Sasha Dyck Seeking Election to City Council in Park Ex

30-Year-Old Concerned About New UdeM Campus and Housing

  • Sasha Dyck, a 30-year-old McGill nursing grad, is running to represent the Park Extension neighbourhood on Montreal’s city council. Photo from Projet Montréal

Two years ago, Sasha Dyck got together with a group of neighbours to create Café l’Artère, a solidarity co-operative in Montreal’s Park Extension district that would offer the community healthy and affordable meals, as well as a much-needed space for meetings and the arts.


It was fitting, then, that Dyck chose the cozy coffee shop as the setting for his official campaign launch on Sept. 14. The 30-year-old father-to-be is seeking election to Montreal’s city council in Park Extension, running under the banner of political party Projet Montréal.

When he took to the stage at the campaign launch, Dyck told the crowd that Park Extension is “the poorest neighbourhood in Montreal financially.” However, he said the district is statistically among the richest in Montreal “when you start looking at wealth in terms of the connections that people have and the social solidarity that ties us together.”

“We are very rich,” Dyck said. “But it’s not in our pockets. It’s in our hearts. And it’s this wealth that we must count on to face all the challenges of this district.”

Dyck was born in Mexico City to a Canadian mother and an American father—“a truly NAFTA baby,” he quipped. He grew up in Montreal’s Mile End district and attended school in French at FACE before moving to Indiana for college.

In 2008, he came back to Montreal to pursue graduate studies in nursing at McGill—where, The Link reported, he and other demonstrators were pepper-sprayed by police during a student protest in 2011.

Dyck explained to his audience that, upon his return to Montreal, he was disappointed to find that rents in his old stomping ground, the Mile End, had become unaffordable. He settled instead in nearby Park Extension, and thus began what he described as a five-year love affair with the neighbourhood, where he has been involved in a variety of community organizations since then.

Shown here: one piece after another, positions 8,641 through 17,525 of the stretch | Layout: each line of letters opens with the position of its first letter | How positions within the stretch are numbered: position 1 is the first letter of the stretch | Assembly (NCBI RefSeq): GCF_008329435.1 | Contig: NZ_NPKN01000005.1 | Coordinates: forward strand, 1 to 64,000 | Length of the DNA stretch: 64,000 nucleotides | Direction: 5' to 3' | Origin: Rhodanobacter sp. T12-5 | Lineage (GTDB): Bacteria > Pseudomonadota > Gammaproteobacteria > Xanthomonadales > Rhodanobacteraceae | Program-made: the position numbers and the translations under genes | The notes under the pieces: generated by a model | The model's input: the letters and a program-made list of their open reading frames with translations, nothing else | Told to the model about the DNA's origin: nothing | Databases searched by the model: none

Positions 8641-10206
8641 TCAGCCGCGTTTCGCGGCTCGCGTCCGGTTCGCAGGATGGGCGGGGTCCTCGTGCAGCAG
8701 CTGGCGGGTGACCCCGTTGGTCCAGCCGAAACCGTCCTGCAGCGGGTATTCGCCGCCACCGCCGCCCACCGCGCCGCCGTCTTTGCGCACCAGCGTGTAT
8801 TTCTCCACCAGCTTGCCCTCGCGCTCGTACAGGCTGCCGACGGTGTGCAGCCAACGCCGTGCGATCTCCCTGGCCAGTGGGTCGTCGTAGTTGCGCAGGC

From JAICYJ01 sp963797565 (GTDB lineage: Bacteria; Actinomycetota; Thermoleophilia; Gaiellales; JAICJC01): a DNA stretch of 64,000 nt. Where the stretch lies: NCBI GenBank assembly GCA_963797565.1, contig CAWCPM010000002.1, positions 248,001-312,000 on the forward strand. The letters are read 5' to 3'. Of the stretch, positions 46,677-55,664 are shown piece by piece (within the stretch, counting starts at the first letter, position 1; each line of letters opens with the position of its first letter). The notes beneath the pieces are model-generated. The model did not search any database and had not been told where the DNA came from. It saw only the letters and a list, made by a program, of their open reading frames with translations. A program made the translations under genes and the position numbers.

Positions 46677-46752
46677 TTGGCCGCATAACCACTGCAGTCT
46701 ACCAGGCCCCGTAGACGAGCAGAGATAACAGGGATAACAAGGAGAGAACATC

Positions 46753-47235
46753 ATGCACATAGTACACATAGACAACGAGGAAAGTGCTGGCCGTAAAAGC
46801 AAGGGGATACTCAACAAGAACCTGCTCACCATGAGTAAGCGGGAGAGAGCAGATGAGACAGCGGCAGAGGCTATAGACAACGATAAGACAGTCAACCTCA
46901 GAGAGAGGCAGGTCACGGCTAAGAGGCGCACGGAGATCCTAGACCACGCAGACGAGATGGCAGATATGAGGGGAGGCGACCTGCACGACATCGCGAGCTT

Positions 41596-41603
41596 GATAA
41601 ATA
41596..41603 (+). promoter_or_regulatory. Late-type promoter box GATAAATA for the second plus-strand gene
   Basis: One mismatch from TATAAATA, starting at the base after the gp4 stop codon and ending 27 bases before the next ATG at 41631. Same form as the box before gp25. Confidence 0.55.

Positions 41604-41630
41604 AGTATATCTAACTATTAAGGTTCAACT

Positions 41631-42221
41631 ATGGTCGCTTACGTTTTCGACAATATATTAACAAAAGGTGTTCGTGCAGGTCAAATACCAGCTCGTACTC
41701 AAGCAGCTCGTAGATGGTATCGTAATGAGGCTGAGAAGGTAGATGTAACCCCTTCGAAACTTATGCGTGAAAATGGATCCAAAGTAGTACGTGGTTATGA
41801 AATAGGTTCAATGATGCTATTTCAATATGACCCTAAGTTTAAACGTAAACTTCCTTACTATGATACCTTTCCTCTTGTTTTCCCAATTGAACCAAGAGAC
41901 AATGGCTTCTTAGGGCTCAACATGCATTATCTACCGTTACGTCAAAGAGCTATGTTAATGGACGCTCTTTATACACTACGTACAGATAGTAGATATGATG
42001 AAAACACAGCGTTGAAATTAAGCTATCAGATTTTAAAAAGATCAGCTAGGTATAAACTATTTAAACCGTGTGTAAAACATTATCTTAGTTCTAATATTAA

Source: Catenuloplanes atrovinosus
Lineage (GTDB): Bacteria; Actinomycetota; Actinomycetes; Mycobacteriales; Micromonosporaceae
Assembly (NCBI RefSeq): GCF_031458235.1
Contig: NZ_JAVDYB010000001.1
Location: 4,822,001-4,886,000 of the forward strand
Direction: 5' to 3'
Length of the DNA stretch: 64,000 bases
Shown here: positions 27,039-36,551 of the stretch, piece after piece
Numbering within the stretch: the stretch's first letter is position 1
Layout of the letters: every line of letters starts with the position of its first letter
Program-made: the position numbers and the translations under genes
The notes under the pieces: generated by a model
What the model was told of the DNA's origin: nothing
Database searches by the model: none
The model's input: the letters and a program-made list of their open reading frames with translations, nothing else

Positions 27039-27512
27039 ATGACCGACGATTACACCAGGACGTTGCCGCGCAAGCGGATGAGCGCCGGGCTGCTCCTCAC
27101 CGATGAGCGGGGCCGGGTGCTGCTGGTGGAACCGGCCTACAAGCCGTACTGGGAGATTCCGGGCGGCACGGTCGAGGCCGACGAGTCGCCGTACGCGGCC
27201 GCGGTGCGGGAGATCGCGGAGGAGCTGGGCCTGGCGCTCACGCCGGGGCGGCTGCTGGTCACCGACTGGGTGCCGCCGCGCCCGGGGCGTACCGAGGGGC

On Université de Montréal’s New Campus

If he is elected city councillor in Park Extension, Dyck will have a seat on Montreal’s city council, as well as a seat on the local council of the Villeray–Saint-Michel–Parc-Extension borough.

In an interview with The Link, Dyck said that an important issue in the Park Extension district is the Université de Montréal’s planned campus on the border with Outremont, one of the city’s wealthiest neighbourhoods.

The Université de Montréal, one of Canada’s largest universities, is looking to expand but is short on space at its current location on the side of Mount Royal. This led to the $18-million purchase of the old rail yards between Park Extension and Outremont from Canadian Pacific in 2006.

The railway line that currently runs through the south of the site is expected to be moved north in 2015. Once decontamination of the land is complete, the city will install the necessary infrastructure before the university begins construction of the new state-of-the-art science, education and library pavilions.

The 300,000-square metre campus is projected to cost a total of $1.6 billion, with significant investments from the province and from the city. It is expected to be finished in 2018 and bring 10,000 students and employees into the area.

“[The new campus] is a challenge but also a huge opportunity, if we do it correctly,” Dyck explained. “We’ve been trying to get anybody to listen to why this is very important to Park Ex.”

He said the new university campus could cause rents in the area to increase, since a group of students pitching in for an apartment together can often pay more than a young family. On the other hand, Dyck also sees benefits in having a “huge world-class neighbour.”